little holiday when I get back. There--now you know the worst of me.
And D. & H. present their respectful compliments, and trust that by
unfailing punctuality and a strict attention to business they may hope
to receive your esteemed commands whenever you may be so unfortunate as
to require their services. Family secrets extracted, cleaned, scaled,
or stopped with gold. Special attention given to wholesale orders." He
laughed and pulled out his cigar-case. "You haven't another cigar in
your pocket," he said, "or you wouldn't smoke that stump so low. Try
one of these."

I took the cigar and lit it at my remainder. "Ah, then," I said, "I
take it that it is the practice of your profession that has given you
such a command of curious and out-of-the-way information and anecdote.
Plainly you must have been in the midst of many curious affairs."

"Yes, I believe you," Dorrington replied. "But, as it happens, the most
curious of my experiences I am unable to relate, since they are matters
of professional confidence. Such as I _can_ tell I usually tell with
altered names, dates, and places. One learns discretion in such a trade
as mine."

"As to your adventure with the Maffia, now. Is there any secrecy about

Dorrington shrugged his shoulders. "No," he said, "none in particular.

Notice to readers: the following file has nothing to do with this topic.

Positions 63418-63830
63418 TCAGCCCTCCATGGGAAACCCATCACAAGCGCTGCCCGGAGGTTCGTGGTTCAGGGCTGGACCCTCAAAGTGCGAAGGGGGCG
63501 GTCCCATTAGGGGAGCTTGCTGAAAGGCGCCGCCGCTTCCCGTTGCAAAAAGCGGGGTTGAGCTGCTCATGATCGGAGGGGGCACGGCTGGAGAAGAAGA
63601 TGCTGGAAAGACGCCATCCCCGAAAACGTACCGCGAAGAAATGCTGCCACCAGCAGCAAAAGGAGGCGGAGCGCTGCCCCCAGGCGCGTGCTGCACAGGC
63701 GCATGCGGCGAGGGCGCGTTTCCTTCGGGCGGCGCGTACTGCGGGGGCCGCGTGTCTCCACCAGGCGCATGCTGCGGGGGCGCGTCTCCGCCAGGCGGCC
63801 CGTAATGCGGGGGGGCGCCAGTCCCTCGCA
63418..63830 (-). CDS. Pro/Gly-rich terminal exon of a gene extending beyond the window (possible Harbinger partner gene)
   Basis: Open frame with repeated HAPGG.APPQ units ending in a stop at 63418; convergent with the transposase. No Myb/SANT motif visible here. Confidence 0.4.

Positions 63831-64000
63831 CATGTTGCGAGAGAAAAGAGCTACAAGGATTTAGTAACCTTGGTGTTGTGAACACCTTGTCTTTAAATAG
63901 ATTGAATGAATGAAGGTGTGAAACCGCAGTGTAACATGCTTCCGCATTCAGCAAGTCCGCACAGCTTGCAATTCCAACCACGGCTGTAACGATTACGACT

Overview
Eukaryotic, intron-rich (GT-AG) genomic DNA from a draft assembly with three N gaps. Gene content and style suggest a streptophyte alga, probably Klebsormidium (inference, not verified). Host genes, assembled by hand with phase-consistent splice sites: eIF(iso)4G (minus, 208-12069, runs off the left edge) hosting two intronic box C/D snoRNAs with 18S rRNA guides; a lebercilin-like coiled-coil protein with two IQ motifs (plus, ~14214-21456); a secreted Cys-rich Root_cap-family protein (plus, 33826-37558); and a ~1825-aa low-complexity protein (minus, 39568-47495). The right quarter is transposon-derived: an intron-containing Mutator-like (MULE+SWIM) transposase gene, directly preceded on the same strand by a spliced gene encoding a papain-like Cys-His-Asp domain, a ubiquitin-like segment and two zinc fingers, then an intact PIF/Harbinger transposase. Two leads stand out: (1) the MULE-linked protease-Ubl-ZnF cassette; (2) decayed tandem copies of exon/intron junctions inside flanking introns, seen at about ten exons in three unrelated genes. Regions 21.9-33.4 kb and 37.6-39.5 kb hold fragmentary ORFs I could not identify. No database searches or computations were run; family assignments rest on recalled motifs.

But the case was not particularly interesting. It was in Florence.
The documents were the property of a wealthy American, and some of
the Maffia rascals managed to steal them. It doesn't matter what the
documents were--that's a private matter--but their owner would have
parted with a great deal to get them back, and the Maffia held them for
ransom. But they had such a fearful notion of the American's wealth,
and of what he ought to pay, that, badly as he wanted the papers back,
he couldn't stand their demands, and employed us to negotiate and to
do our best for him. I think I might have managed to get the things
stolen back again--indeed I spent some time thinking a plan over--but
I decided in the end that it wouldn't pay. If the Maffia were tricked
in that way they might consider it appropriate to stick somebody
with a knife, and that was not an easy thing to provide against. So
I took a little time and went another way to work. The details don't
matter--they're quite uninteresting, and to tell you them would be to
talk mere professional 'shop'; there's a deal of dull and patient work
to be done in my business. Anyhow, I contrived to find out exactly
in whose hands the documents lay. He wasn't altogether a blameless
creature, and there were two or three little things that, properly